Receiving his A.M. in 1653, Wren was elected a fellow of All Souls College in the same year and began an active period of research and experiment in Oxford. His days as a fellow of All Souls ended when Wren was appointed Professor of Astronomy at Gresham College, London in 1657. He was provided with a set of rooms and a stipend and was required to give weekly lectures in both Latin and English to all who wished to attend (admission was free). Wren took up this new work with enthusiasm. He continued to meet the men with whom he had frequent discussions in Oxford. They attended his London lectures and in 1660, initiated formal weekly meetings. It was from these meetings that the Royal Society, England’s premier scientific body, was to develop. He undoubtedly played a major role in the early life of what would become the Royal Society; his great breadth of expertise in so many different subjects helping in the exchange of ideas between the various scientists. In fact, the report on one of these meetings reads:-
Memorandum November 28, 1660. These persons following according to the usual custom of most of them, met together at Gresham College to hear Mr Wren's lecture, viz. The Lord Brouncker, Mr Boyle, Mr Bruce, Sir Robert Moray, Sir Paule Neile, Dr Wilkins, Dr Goddard, Dr Petty, Mr Ball, Mr Rooke, Mr Wren, Mr Hill. And after the lecture was ended they did according to the usual manner, withdraw for mutual converse. 
In 1662, they proposed a society “for the promotion of Physico-Mathematicall Experimental Learning.” This body received its Royal Charter from Charles II and 'The Royal Society of London for the Promotion of Natural Knowledge' was formed. In addition to being a founder member of the Society, Wren was president of the Royal Society from 1680 to 1682.
In 1661, Wren was elected Savilian Professor of Astronomy at Oxford, and in 1669 he was appointed Surveyor of Works to Charles II. From 1661 until 1668 Wren's life was based in Oxford, although the Royal Society meant that he had to make occasional trips to London.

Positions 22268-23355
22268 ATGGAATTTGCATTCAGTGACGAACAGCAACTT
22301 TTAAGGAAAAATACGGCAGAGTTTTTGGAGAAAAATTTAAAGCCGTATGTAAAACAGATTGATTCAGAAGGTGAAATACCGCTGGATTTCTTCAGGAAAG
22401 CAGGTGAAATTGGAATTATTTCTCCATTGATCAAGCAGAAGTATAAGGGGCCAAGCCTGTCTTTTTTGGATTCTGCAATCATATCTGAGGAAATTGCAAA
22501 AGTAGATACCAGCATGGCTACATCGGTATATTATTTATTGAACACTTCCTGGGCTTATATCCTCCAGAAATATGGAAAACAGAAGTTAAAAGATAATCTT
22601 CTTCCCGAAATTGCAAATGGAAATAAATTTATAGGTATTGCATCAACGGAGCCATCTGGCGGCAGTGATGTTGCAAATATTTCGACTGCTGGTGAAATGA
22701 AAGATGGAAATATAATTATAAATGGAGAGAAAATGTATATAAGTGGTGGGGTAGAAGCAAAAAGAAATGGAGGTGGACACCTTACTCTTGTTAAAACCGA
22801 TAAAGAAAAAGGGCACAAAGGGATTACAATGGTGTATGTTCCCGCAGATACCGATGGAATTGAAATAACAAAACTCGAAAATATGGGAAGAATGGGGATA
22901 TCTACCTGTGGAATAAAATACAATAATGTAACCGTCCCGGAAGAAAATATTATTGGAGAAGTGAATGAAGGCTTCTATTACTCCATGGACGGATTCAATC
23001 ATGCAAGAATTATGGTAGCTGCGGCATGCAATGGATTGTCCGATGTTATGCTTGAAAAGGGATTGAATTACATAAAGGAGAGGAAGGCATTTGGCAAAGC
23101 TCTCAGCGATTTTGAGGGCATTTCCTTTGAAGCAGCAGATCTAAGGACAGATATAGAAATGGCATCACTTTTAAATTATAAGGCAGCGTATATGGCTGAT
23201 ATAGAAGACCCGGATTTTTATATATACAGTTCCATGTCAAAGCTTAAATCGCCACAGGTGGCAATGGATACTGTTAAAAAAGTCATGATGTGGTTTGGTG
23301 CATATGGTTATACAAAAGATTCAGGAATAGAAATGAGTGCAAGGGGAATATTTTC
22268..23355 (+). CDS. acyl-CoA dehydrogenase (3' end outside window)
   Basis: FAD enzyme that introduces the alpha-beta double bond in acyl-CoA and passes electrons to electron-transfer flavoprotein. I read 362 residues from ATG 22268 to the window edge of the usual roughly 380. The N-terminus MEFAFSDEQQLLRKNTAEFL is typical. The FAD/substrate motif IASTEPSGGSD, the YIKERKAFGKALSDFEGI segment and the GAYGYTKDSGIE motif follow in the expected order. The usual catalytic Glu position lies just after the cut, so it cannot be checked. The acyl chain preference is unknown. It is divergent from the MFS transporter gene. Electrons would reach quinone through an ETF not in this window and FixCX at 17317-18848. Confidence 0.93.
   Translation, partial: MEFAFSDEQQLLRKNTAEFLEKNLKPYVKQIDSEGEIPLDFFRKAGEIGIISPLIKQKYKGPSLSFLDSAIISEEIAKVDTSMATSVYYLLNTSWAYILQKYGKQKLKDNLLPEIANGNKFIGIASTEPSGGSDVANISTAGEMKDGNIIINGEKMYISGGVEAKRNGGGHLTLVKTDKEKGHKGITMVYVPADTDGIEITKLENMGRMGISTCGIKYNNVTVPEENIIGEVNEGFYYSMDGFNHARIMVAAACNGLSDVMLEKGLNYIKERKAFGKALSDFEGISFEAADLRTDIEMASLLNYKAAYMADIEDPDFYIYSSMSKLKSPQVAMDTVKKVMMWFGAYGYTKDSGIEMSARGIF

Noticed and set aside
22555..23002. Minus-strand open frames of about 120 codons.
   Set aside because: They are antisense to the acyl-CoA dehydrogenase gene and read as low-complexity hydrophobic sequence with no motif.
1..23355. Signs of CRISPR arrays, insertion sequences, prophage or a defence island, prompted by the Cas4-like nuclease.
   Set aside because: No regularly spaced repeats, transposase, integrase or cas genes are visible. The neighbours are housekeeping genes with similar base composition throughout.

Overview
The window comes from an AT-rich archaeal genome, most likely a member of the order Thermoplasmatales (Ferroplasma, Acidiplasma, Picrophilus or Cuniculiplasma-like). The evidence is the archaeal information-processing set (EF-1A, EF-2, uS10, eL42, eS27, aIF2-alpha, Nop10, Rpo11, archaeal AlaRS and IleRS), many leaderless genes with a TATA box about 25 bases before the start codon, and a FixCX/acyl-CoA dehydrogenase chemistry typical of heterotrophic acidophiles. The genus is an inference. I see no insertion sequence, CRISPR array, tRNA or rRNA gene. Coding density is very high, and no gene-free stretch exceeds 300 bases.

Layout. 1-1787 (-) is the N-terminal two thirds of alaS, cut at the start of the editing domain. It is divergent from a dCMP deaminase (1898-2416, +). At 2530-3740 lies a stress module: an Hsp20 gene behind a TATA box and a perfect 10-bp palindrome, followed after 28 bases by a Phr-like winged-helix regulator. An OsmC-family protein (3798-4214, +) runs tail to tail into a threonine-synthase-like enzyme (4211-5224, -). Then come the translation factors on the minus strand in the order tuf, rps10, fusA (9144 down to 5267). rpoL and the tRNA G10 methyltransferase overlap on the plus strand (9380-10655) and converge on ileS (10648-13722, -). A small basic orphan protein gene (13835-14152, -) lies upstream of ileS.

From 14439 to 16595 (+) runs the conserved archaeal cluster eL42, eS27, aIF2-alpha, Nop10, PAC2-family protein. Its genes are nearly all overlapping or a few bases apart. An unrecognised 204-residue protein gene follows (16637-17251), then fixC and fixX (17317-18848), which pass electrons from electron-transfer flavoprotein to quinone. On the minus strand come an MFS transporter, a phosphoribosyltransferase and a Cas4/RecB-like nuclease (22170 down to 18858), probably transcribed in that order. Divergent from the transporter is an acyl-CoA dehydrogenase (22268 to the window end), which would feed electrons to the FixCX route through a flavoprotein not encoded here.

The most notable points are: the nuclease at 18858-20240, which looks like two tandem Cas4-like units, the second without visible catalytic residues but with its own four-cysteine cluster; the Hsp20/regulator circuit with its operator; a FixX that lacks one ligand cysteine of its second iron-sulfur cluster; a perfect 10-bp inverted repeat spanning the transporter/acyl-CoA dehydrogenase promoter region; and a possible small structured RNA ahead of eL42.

The main sources for Wren’s scientific achievements are the records of the Royal Society. His scientific works ranged from astronomy, optics, the problem of finding longitude at sea, cosmology, mechanics, microscopy, surveying, medicine and meteorology. He observed, measured, dissected, built models, and employed, invented and improved a variety of instruments. It appears, however, that, having tested himself successfully in so many directions, he still, at 30, had not found the one in which he could find complete satisfaction. It is from around these times, his attention begins to turn to architecture.
One of Wren’s first architectural endeavors was the designs of the Sheldonian Theatre in Oxford, which was completed in 1662. This, the gift of Bishop Sheldon of London to his old university, was influenced by the classical form of the Theatre of Marcellus in Rome, but was a mixture of this classical design with a modern empirical design. It was probably around this time that Wren was drawn into redesigning a battered Saint Paul’s Cathedral. Making a trip to Paris in 1665, Wren studied the architecture, which had reached a climax of creativity, and perused the drawings of Bernini, the great Italian sculptor and architect. Returning from Paris, he made his first design for Saint Paul’s. A week later, however, the Great Fire destroyed two-thirds of the city. Wren submitted his plans for rebuilding the city to king Charles II, however, was never adopted. With his appointment as King’s Surveyor of Works in 1669, he had a presence in the general process of rebuilding the city, but was not directly involved with the rebuilding of houses or companies’ halls. Wren was personally responsible of the rebuilding of 51 churches; however, it is not necessarily true to say that each of them represented his own fully developed design. Look below for more information on Saint Paul’s and concurrent projects.